Data Linkage

Survey data is invaluable for understanding the incidence of social and economic factors and understanding the relationships among them. Nevertheless, there can be significant limitation in the ability to use these data to analyze policy-related questions. Among these are:

  • The cost of fielding a survey
  • Nonresponse rates (which have increased substantially over the last several decades)
  • Measurement error – respondents are not always able to accurately answer the questions posed to them
  • Estimability issues associated with a fixed sample size – it may not be possible to make valid statistical estimates for small areas
  • Lack of necessary detail - It is difficult for surveys to collect detailed data such as claims histories

To a large degree, these issues can be addressed by the introduction of administrative record data into the analysis set—but here, the ability to link data from multiple sources requires specialized expertise as we have at NORC.


NORC has the experience to locate and access data from multiple sources in order to support robust statistical analyses:

  • In-house surveys
  • Public use survey files
    • NORC has the knowledge to identify appropriate public-use data files and understand the specific strengths and shortcoming of each including specification of sampling and measurement error.
  • Micro-data records
    • Administrative – Federal and state government
  • Proprietary data
    • Credit bureau
    • Data broker
  • Health Records
    • Enrollment records
    • Claims records
  • Registers of business establishment, providers, organizations
  • Coding lists – as ZIP Code to county or NAICS to SIC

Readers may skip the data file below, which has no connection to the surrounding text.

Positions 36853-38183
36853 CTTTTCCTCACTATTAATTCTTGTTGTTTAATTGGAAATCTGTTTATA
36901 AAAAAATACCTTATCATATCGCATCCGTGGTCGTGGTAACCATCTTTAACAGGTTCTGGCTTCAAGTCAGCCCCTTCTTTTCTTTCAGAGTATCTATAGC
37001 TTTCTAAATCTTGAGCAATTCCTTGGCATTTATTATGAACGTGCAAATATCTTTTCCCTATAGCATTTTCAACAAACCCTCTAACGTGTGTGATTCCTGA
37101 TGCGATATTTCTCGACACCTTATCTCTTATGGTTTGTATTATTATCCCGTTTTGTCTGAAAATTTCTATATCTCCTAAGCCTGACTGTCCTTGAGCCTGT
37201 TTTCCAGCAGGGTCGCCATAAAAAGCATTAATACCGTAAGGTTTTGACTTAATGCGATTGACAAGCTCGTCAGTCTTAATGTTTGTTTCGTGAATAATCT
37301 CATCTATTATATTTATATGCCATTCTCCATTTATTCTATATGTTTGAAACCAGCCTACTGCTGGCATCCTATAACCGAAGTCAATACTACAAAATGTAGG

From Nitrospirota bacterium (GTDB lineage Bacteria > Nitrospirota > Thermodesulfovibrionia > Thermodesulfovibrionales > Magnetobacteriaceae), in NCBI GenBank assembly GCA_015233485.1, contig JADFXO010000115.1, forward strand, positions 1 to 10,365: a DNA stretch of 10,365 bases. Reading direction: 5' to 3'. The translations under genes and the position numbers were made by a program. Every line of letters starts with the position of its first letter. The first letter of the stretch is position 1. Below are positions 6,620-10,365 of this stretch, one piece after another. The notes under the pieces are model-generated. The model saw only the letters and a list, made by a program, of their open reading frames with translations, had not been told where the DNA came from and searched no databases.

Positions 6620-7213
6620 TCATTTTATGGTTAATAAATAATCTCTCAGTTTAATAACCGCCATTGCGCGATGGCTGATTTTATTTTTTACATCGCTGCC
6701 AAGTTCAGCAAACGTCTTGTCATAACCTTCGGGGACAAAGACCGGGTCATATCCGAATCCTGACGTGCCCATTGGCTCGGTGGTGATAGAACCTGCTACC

NORC has expertise and advanced tools to develop functional analysis files that integrate the data from these multiple sources

  • Database Design – effectively structuring data coming from multiple sources so that it can be readily used to flexibly answer multiple research questions
  • Record Linkage (also referred to as probabilistic record linkage or entity resolution) is a technique that allows for matching in the case of incomplete, erroneous, or varying identification fields. It describes the joining of records putatively representing the same entity: person, organization, address, or something else. It is highly useful for enhancing the value of survey and administrative data files and the analysis enabled by them, by allowing integration of data elements available only from multiple sources. With declining survey response rates, its importance for data and policy analysis is increasing.

Statistical Matching: It is often the case that direct record linkage is not feasible either because of the lack of identifying elements (as, names, addresses, etc.) or the small number of individuals (or other entities) who overlap from the multiple files. In these cases, it is often useful to perform statistical linkages such that the records brought together, while not the same person (or entity), are similar enough to use as an analysis